• ghostgecko says:

        Yes! My sis told me abotu this guy, and I didn’t believe her until she showed me the video. When you think about how many so-so singers have slid by because of their looks or the ‘personality’ on stage, whateverthehell that means, it’s even more impressive.

        I did this thing once where I went thru all the singers I liked and wondered who would have actually made it on American Idol (assuming they were all young enough again to compete). Nick Cave would have been pissing crack at that age, the Johns of TMBG’s nasal singing probably wouldn’t wow non-nerd audiences, Michael Stipe had no stage presence back then, Tom Waits . . . snowball’s chance. About the only one I could have seen making it was Danny Elfman, who is both techincally accomplished and was enormously charming on stage – and he was actually on the Gong Show, the 70’s version of Idol. Won, too.

  6. igorxa says:

    my girlfriend, who has no livejournal account but reads your journal anyways, showed me this post, and once again we’ve spent the night discussing this potts character. she and i both have our degrees in vocal performance, and have both performed in several staged operas and opera scenes. we can’t really explain it either, the appeal of paul potts. from a technical standpoint he’s fine, better than the average person trying to sing these songs. nessun dorma is a very challenging aria, mostly because of its range and emotional depth. it’s hard for us to remove ourselves from our own context, though. in our musical world EVERYONE knows this song, as if it were a beatles hit, and all of us have our own favorite performances, i.e. placido is better than pavarotti, etc., so what is it, what is the appeal to the general, non-operatically trained public, why does his performance of this song make such an impression?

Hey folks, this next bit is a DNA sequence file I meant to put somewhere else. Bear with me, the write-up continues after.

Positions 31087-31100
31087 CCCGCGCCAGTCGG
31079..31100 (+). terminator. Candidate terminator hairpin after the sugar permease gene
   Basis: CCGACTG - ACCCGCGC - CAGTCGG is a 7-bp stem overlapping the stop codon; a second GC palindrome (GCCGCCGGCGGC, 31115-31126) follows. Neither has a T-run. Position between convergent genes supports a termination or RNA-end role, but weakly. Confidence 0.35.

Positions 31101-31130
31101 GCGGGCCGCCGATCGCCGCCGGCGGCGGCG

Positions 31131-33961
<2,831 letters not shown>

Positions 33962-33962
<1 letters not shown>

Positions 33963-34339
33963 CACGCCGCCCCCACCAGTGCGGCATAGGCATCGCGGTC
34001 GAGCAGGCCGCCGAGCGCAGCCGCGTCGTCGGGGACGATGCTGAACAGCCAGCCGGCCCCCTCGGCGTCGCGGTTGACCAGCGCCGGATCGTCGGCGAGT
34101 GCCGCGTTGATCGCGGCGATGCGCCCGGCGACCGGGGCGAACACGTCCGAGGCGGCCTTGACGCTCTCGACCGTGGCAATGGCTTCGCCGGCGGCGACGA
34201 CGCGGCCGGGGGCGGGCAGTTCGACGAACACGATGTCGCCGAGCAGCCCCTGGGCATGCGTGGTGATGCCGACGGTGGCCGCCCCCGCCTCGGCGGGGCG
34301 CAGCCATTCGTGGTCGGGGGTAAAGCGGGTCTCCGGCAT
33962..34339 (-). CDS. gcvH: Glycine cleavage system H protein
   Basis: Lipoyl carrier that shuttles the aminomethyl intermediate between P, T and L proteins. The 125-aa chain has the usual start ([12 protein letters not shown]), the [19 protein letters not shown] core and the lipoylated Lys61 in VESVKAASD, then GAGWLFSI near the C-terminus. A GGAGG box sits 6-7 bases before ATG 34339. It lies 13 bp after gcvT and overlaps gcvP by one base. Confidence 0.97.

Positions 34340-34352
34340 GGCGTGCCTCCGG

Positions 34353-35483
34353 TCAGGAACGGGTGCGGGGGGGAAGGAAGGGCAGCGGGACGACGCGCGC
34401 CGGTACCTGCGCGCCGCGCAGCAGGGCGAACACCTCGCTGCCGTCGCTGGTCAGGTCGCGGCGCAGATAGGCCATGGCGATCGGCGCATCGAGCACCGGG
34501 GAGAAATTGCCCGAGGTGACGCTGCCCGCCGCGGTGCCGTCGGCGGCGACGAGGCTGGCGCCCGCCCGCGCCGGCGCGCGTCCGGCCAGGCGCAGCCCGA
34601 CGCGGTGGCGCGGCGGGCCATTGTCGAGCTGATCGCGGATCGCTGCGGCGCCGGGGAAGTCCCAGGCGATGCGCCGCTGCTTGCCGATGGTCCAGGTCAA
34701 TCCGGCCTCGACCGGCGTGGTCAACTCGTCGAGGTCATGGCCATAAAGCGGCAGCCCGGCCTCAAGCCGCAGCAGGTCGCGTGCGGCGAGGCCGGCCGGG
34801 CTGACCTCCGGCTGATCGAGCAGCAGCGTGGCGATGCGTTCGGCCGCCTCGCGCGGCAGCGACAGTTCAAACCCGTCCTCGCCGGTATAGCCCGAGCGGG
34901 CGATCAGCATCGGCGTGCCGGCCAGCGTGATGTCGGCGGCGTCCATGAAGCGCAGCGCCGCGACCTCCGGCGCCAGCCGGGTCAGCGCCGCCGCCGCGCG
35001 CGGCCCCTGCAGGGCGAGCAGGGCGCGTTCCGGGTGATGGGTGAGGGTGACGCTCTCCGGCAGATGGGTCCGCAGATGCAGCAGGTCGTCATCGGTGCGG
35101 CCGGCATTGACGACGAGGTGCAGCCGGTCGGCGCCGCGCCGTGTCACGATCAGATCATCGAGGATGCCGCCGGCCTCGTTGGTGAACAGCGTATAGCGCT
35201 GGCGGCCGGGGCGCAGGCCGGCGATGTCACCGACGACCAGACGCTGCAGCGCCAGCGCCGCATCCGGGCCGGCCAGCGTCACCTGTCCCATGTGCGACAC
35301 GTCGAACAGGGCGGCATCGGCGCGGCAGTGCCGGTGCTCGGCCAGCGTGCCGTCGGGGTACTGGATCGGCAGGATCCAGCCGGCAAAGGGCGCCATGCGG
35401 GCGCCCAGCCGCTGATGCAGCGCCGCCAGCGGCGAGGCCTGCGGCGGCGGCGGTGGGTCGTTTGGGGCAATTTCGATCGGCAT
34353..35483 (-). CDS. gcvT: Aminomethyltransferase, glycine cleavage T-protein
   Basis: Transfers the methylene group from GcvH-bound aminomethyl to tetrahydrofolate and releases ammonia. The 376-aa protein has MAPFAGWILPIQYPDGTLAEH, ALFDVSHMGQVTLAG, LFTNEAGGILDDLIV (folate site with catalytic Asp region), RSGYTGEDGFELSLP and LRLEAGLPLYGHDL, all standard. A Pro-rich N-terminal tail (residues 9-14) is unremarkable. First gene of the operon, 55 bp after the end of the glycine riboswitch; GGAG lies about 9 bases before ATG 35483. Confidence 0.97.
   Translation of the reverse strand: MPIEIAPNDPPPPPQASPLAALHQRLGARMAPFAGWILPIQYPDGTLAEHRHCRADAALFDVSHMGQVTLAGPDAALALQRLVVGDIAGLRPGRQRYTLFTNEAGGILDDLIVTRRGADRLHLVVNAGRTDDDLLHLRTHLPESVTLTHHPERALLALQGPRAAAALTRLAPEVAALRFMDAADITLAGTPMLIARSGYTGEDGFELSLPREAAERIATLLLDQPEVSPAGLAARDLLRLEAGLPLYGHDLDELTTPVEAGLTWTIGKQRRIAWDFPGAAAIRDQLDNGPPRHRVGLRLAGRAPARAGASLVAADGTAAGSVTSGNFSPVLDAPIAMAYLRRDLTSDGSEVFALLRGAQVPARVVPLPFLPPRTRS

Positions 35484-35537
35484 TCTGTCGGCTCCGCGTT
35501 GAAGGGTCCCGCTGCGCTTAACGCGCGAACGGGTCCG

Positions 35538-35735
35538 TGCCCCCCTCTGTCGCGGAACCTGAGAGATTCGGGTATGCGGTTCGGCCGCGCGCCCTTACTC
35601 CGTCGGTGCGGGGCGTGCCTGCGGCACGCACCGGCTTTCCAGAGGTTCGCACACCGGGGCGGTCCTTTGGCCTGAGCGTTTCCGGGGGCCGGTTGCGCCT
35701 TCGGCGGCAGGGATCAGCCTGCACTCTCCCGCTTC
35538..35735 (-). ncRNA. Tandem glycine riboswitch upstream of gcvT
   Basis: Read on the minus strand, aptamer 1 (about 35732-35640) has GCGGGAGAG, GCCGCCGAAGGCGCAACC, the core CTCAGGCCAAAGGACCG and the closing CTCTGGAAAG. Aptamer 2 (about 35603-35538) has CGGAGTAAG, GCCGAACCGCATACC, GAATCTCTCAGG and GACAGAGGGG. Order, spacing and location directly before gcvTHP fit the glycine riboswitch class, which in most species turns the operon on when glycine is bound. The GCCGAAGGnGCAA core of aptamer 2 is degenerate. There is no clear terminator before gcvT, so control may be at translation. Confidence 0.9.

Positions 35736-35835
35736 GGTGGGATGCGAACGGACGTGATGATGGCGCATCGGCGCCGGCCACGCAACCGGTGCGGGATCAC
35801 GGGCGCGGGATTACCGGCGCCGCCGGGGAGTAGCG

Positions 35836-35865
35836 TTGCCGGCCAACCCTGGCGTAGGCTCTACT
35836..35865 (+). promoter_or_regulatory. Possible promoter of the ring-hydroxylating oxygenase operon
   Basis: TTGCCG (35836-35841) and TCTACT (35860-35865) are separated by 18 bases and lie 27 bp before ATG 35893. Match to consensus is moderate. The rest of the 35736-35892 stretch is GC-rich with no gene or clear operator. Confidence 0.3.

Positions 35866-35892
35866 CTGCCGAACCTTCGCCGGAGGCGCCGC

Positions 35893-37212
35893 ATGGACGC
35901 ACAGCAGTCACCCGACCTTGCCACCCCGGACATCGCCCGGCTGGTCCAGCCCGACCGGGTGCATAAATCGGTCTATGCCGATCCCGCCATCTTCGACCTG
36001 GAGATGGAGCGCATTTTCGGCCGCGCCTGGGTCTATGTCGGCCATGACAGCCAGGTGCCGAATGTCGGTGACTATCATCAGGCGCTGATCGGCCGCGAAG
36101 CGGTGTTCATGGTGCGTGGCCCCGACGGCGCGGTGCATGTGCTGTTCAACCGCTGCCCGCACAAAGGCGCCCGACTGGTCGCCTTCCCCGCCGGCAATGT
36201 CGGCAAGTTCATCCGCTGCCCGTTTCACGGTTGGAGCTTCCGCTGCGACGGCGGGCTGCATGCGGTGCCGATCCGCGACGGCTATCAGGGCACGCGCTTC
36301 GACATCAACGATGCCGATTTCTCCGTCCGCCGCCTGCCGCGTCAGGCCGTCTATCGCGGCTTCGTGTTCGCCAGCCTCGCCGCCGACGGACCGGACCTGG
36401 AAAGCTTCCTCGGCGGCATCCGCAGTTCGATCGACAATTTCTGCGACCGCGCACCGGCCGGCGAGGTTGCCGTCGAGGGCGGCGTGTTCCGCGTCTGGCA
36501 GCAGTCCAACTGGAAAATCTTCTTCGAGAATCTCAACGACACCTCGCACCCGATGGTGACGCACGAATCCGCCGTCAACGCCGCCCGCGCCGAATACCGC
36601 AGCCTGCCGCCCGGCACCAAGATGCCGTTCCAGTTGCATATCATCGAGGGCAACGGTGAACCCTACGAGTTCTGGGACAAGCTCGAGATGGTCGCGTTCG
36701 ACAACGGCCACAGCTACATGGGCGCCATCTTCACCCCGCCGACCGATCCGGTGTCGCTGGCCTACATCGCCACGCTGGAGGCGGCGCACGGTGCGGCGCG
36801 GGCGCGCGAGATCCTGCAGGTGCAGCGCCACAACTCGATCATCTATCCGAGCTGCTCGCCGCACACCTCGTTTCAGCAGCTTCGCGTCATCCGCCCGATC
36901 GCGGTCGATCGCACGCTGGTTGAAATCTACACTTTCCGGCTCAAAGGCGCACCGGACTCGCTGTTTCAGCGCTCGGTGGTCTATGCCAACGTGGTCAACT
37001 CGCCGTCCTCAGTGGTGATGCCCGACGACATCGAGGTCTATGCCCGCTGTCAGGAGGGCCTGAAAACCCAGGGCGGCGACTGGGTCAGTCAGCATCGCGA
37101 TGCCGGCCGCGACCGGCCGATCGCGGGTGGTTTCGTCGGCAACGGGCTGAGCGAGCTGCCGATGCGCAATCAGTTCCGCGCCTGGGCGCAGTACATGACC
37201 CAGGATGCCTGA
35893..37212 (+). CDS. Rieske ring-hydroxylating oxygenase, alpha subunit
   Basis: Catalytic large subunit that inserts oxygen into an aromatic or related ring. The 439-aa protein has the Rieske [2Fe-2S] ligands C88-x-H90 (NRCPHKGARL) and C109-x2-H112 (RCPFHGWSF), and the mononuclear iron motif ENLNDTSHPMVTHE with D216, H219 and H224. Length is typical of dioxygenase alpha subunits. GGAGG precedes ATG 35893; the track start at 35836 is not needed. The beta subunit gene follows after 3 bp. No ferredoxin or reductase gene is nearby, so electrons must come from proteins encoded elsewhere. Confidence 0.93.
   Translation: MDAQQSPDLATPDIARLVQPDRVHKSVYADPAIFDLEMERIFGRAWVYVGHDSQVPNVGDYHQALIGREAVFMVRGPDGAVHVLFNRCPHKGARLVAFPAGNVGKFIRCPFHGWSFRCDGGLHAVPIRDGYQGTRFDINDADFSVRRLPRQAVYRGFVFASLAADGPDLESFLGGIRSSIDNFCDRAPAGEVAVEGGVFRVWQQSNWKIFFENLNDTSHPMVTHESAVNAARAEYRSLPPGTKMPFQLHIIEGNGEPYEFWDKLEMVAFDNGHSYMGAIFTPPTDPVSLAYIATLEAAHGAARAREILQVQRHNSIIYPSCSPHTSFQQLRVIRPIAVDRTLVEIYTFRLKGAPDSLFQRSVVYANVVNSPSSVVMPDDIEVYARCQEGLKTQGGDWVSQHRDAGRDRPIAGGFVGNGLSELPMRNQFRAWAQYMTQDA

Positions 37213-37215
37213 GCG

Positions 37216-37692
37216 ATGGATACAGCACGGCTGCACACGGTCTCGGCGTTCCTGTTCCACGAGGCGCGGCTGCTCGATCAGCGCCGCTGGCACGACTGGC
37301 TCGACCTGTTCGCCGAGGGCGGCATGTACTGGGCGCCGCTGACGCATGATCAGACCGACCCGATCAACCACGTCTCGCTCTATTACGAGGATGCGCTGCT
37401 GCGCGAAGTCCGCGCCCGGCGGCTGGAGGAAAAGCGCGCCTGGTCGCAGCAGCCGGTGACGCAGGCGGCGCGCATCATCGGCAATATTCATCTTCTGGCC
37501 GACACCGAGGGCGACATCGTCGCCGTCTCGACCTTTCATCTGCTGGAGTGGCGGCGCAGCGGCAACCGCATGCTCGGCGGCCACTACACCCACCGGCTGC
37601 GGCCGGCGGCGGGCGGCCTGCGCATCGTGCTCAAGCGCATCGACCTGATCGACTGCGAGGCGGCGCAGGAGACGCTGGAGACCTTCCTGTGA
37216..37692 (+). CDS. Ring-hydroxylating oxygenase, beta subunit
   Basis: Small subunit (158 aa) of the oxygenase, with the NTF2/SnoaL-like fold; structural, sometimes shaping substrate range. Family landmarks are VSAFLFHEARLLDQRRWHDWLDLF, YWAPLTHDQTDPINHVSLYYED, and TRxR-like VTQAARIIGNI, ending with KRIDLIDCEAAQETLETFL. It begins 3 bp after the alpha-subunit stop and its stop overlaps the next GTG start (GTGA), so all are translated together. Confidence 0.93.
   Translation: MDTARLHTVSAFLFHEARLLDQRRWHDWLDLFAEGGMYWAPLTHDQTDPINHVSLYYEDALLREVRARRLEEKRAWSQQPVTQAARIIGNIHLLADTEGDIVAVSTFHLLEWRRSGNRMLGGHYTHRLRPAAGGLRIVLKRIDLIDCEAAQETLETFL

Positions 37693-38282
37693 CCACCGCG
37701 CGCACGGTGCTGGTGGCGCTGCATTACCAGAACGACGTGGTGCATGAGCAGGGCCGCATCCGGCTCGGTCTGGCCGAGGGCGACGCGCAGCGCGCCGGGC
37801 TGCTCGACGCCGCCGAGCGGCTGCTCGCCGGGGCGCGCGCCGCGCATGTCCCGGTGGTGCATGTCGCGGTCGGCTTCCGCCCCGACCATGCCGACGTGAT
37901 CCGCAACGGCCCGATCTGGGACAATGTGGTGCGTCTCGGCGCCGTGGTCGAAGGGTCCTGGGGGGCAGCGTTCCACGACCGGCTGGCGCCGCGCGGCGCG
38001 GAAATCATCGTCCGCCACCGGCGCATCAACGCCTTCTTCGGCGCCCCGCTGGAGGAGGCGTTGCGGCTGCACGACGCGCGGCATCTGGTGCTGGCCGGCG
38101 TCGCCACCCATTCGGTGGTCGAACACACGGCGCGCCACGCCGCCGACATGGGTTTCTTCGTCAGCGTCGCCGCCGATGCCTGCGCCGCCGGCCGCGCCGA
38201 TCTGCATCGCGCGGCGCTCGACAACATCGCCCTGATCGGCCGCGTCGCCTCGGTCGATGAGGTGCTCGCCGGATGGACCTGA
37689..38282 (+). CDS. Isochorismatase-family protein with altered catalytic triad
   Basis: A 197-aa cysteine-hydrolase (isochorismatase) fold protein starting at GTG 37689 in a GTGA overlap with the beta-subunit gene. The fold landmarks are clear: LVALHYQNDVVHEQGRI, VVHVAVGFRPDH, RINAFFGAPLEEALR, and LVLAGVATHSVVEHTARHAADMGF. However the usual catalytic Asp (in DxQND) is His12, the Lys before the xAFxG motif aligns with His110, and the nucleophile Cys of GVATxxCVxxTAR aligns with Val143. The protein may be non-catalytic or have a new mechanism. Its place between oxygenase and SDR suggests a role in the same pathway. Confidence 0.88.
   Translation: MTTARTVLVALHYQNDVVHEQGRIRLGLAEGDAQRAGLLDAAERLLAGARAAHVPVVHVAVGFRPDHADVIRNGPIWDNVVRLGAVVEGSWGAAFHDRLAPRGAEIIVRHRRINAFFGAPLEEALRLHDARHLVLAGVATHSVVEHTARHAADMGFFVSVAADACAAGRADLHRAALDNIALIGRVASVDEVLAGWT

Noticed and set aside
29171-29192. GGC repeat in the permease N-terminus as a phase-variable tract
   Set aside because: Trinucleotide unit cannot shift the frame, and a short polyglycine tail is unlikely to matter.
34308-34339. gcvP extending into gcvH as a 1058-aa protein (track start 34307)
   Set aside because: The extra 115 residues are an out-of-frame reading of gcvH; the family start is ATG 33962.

in the opera world, paul potts would not be given any major roles, would not receive acclaim on nearly the same scale nor be thought of as anything more than another struggling tenor. opera is like a very, very exclusive country club, one where EXTREME but very specific talent is required for entry. neither i nor my girlfriend belong to this club. we are both well trained and talented in our own right, but neither of us have what our operatic peers would deem an operatic voice. we also both know singers with as much or more talent as potts, and certainly more training, who are at least ten years younger than potts, yet they will probably never have a successful opera career. i’m sure when potts’ performance aired there were opera hopefuls all over england thinking, “i can do that a thousand times better than that. i should be on that show!” so what is it? is it his face? is it his presence? he’s very awkward and stiff on stage. my voice teacher never permitted me to hold that much tension or shake my head in that manner. paul potts has beginner technique, and with training he could improve quite a bit, but would he ever be ready for the met? not a chance in hell. music schools in the u.s. alone pump out thousands of classically trained singers every year, yet the number of people that claim an opera career as their only source of income is, as told to me by voice faculty, less than 1000.

    so what is paul going to do? in another clip on youtube paul is singing con te partiro, a song made famous by andrea bocelli. is paul going to become another bocelli, or maybe josh groban? neither of these men have opera careers, they have pop careers. yes, they sing arias and other classical or pseudo-classical songs. bocelli has even recorded several operas, all in the studio, of course. josh groban wants to shift his career to musical theater. will paul try for the same thing?